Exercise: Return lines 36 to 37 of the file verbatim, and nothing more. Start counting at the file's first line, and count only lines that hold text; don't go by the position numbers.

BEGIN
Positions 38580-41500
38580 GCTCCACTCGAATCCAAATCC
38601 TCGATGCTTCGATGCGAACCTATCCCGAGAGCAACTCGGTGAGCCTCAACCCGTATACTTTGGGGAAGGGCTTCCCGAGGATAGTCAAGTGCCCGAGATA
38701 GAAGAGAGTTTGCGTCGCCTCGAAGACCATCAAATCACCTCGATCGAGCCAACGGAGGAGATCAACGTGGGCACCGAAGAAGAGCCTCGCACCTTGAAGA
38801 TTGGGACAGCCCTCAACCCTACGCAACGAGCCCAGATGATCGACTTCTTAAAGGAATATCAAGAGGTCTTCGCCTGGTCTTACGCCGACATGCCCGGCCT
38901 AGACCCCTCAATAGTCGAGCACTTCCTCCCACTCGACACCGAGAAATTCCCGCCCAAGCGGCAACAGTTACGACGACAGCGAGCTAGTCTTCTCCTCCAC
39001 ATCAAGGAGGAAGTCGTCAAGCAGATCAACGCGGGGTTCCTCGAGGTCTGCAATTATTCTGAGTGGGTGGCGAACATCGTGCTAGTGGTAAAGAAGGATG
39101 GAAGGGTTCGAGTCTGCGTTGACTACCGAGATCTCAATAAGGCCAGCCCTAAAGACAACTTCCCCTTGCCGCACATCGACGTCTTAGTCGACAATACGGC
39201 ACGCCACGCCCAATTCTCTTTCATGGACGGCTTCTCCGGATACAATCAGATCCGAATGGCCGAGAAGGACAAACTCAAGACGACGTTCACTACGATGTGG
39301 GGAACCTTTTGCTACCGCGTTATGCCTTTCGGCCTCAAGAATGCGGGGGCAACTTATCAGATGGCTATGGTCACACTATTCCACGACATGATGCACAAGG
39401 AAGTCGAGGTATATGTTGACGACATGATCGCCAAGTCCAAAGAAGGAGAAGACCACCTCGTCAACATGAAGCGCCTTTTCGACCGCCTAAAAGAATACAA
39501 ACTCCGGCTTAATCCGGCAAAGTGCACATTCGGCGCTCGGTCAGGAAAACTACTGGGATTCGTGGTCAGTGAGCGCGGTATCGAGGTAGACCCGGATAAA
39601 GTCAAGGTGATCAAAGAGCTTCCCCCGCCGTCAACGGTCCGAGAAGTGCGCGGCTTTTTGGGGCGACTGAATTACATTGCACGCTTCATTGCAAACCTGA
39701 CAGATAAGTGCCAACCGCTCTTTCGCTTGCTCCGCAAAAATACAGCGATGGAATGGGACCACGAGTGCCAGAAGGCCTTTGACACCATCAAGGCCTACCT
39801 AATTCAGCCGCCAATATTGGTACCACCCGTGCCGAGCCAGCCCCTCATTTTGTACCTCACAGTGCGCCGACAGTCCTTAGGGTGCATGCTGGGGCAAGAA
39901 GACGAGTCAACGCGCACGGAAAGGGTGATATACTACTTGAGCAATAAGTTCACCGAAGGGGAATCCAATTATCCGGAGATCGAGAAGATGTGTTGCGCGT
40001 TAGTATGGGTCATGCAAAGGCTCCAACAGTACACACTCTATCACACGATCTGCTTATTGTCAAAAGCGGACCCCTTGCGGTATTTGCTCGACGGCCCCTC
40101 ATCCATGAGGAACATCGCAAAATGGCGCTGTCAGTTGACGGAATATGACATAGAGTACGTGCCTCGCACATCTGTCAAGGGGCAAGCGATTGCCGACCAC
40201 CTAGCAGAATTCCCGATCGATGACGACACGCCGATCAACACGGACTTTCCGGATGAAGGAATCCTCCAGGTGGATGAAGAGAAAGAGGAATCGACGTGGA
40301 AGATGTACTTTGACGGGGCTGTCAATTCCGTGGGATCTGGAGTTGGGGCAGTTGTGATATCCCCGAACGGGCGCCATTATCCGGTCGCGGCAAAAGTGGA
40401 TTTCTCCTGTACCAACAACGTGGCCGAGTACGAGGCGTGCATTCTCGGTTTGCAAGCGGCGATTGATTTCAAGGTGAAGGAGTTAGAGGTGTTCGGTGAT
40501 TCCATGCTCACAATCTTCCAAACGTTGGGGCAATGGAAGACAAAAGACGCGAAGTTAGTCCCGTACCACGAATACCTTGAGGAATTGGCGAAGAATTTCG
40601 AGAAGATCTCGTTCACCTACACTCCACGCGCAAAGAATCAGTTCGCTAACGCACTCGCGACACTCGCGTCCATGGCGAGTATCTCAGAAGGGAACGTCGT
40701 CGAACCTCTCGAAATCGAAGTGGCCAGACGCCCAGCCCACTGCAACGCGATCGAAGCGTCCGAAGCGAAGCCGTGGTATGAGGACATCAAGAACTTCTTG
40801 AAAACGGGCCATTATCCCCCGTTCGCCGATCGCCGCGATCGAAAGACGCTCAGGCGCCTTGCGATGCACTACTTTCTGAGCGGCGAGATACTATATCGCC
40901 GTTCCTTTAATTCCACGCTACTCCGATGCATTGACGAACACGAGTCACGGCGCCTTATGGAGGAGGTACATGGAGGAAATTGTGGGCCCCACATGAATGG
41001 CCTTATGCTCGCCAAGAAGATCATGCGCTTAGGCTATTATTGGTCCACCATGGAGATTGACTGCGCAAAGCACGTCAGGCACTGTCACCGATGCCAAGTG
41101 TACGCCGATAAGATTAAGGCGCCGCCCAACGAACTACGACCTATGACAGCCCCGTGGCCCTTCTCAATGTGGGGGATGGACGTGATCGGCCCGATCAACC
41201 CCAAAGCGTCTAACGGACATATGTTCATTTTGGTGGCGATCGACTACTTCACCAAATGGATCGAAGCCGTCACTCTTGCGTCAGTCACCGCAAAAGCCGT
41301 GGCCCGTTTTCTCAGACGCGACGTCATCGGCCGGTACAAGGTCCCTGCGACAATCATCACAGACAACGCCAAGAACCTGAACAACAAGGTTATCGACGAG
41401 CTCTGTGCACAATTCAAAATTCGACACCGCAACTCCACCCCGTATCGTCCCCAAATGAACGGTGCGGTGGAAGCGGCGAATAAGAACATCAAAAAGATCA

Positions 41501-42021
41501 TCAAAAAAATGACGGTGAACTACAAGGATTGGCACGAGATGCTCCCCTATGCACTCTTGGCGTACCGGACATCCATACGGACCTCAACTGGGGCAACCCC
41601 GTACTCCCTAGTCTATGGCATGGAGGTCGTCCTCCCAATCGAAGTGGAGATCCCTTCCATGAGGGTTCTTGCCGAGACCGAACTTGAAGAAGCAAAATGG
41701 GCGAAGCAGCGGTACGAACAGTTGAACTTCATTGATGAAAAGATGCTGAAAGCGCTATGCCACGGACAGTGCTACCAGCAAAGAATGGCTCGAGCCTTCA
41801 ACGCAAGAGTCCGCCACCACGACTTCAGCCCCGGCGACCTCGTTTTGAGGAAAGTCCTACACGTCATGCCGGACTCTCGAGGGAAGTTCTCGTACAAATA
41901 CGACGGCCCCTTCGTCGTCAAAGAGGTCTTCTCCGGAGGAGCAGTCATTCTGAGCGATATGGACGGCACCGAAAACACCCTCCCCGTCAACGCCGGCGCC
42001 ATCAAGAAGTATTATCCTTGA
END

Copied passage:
41801 ACGCAAGAGTCCGCCACCACGACTTCAGCCCCGGCGACCTCGTTTTGAGGAAAGTCCTACACGTCATGCCGGACTCTCGAGGGAAGTTCTCGTACAAATA
41901 CGACGGCCCCTTCGTCGTCAAAGAGGTCTTCTCCGGAGGAGCAGTCATTCTGAGCGATATGGACGGCACCGAAAACACCCTCCCCGTCAACGCCGGCGCC